The Field Guide to Wilderness Survival has a wealth of information on other ways to procure food and water.
6) Pocket Knife
No, you don’t need a fancy Leatherman with 100 tools. They’re too heavy and loaded with things you’ll never use.
The best survival knife you can carry is something small and light. You’ll find gimmicky knives with huge handles stuffed with goodies, but that’s overkill. Many people have survived in extended wilderness survival situations with nothing more than the basic Swiss Army knife. A simple folding blade can serve thousands of uses. One that has a partially serrated edge is even better.
At only $11.95, the Gerber Mini Paraframe is a great survival knife that’s so cheap you won’t feel guilty about leaving it in your survival bag.
7) Waterproof Matches in Waterproof Container & Fire Starter
I have a basic orange watertight match storage box stuffed with waterproof matches. I’ve crammed cotton balls soaked in vaseline in the lid as a fire starter.
8) Flashlight or Headlamp with Batteries
Another useful signaling device. Recent advances have produced some exceptionally small, lightweight, and bright LED flashlights & headlamps that run on simple AA or AAA batteries. A handheld flashlight works better for signaling than a headlamp.
You won’t find a brighter, smaller, cheaper flashlight than the Fenix E12 (REI, $27.95). This small water-resistant LED flashlight uses one AA battery and produces an extraordinary 130 lumens on the highest setting, capable of illuminating objects almost 100 yards away. You’ll be able to signal rescuers through harsh environmental conditions with that much light.
9) Map & Compass
Basic land navigation is a lost art in the Information Age, when people can just ask Siri for directions anywhere. But believe it or not, there may be times when your phone (or GPS) won’t work because of reception or power issues.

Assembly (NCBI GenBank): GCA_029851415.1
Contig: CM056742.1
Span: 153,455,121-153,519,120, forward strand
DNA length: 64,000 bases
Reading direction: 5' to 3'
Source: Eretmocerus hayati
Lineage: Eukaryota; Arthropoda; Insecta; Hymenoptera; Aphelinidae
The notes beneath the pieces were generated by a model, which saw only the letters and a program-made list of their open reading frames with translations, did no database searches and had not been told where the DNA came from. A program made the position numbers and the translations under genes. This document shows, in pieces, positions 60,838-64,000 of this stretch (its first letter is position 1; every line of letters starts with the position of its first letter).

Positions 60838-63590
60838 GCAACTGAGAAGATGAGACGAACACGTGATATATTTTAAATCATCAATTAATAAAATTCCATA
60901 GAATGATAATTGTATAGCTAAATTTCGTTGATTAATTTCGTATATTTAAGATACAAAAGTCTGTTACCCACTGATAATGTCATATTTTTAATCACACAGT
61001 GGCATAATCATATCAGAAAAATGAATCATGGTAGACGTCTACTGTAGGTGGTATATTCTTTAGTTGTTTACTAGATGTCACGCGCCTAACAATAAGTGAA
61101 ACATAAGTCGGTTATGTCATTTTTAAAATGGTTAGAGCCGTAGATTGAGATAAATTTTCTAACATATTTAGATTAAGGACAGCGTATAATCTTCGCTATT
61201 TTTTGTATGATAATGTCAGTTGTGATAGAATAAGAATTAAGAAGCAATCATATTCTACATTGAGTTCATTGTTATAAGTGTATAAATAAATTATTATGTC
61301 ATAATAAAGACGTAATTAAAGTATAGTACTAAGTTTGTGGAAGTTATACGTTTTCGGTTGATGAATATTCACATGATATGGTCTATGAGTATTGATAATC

Most recreational areas have accompanying maps depicting trails, terrain, and roads. Here in the Tahoe area I always carry my Tahoe Basin Trail Map in my pocket. But you don’t even need that much.
You can download free USGS topographic maps in PDF format to print and bring with you. Just make sure whatever map you carry is topographic, meaning it shows the terrain around you and not just roads.
A map is just toilet paper if you can’t orient yourself. A basic plate compass will get you going in the right direction. If you’d like to know more about wilderness navigation, I recommend reading Wilderness Navigation: Finding Your Way Using Map, Compass, Altimeter, & GPS (Amazon, $11.90).
Candle? What’s a candle good for in a wilderness survival kit?
Candles actually have many uses in wilderness survival situations. Because they burn longer than a cotton ball they can be used to get stubborn kindling burning. They can also throw off some heat that can be reflected off of your emergency blanket (just don’t burn the blanket!). And even though they’re dim, they can be used to signal rescue crews who are using thermal imaging.
No need to get fancy here; the cheap packs of Coghlan’s Emergency Candles you can get at the grocery store will be enough to serve these purposes.
Storing your Wilderness Survival Gear
I just keep everything except the first aid kit in one 2L orange dry bag (I seem to need bandaids a lot). The bag is orange because I can easily identify it as my “survival” bag. And then there’s also the dry bag with my extra clothes.
The orange bag and first aid kit go with me when I leave base camp for the summit or a day hike. I’ll leave the sack of extra clothes, but the rest is always on me. Just grab those two things and put them in your day pack. Easy-peasy.
This gear should have a dedicated purpose of staying in your survival gear kit, so you know everything is always there. As such, it’s important to periodically go through and replace any expired food and/or medication.
More Information About Wilderness Survival Skills
The book mentioned in the beginning is a great place to start if you’re interested in wilderness survival training.
Many organizations also provide wilderness survival training open to the public. National Outdoor Leadership School (NOLS) specializes in practical survival training. It’s all hands-on, exciting, outdoor training.
USA Today also has a rundown of the 12 Survival Schools That Could Save Your Life, located throughout the country.
You’ll learn more from an accredited instructor out in actual wilderness conditions than you would from this post or from reading a book. If you’ve got the money and the time it’s an invaluable experience – take my word for it!
Any questions? How do the rest of you have your wilderness survival kits set up?
Save a life, pin a pin…